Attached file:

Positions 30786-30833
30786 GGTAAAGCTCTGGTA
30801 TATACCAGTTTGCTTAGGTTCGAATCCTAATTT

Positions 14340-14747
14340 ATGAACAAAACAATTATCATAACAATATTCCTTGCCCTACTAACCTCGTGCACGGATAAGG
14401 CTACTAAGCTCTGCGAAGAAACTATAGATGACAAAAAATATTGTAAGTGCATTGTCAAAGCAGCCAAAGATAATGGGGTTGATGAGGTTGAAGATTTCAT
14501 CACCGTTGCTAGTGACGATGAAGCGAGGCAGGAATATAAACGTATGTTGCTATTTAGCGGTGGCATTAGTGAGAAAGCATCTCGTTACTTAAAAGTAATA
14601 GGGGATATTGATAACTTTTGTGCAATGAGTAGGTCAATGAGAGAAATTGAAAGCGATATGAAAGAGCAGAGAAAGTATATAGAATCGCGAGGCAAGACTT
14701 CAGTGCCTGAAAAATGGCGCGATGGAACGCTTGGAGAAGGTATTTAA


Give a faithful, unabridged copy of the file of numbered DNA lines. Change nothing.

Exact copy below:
Positions 30786-30833
30786 GGTAAAGCTCTGGTA
30801 TATACCAGTTTGCTTAGGTTCGAATCCTAATTT

Positions 14340-14747
14340 ATGAACAAAACAATTATCATAACAATATTCCTTGCCCTACTAACCTCGTGCACGGATAAGG
14401 CTACTAAGCTCTGCGAAGAAACTATAGATGACAAAAAATATTGTAAGTGCATTGTCAAAGCAGCCAAAGATAATGGGGTTGATGAGGTTGAAGATTTCAT
14501 CACCGTTGCTAGTGACGATGAAGCGAGGCAGGAATATAAACGTATGTTGCTATTTAGCGGTGGCATTAGTGAGAAAGCATCTCGTTACTTAAAAGTAATA
14601 GGGGATATTGATAACTTTTGTGCAATGAGTAGGTCAATGAGAGAAATTGAAAGCGATATGAAAGAGCAGAGAAAGTATATAGAATCGCGAGGCAAGACTT
14701 CAGTGCCTGAAAAATGGCGCGATGGAACGCTTGGAGAAGGTATTTAA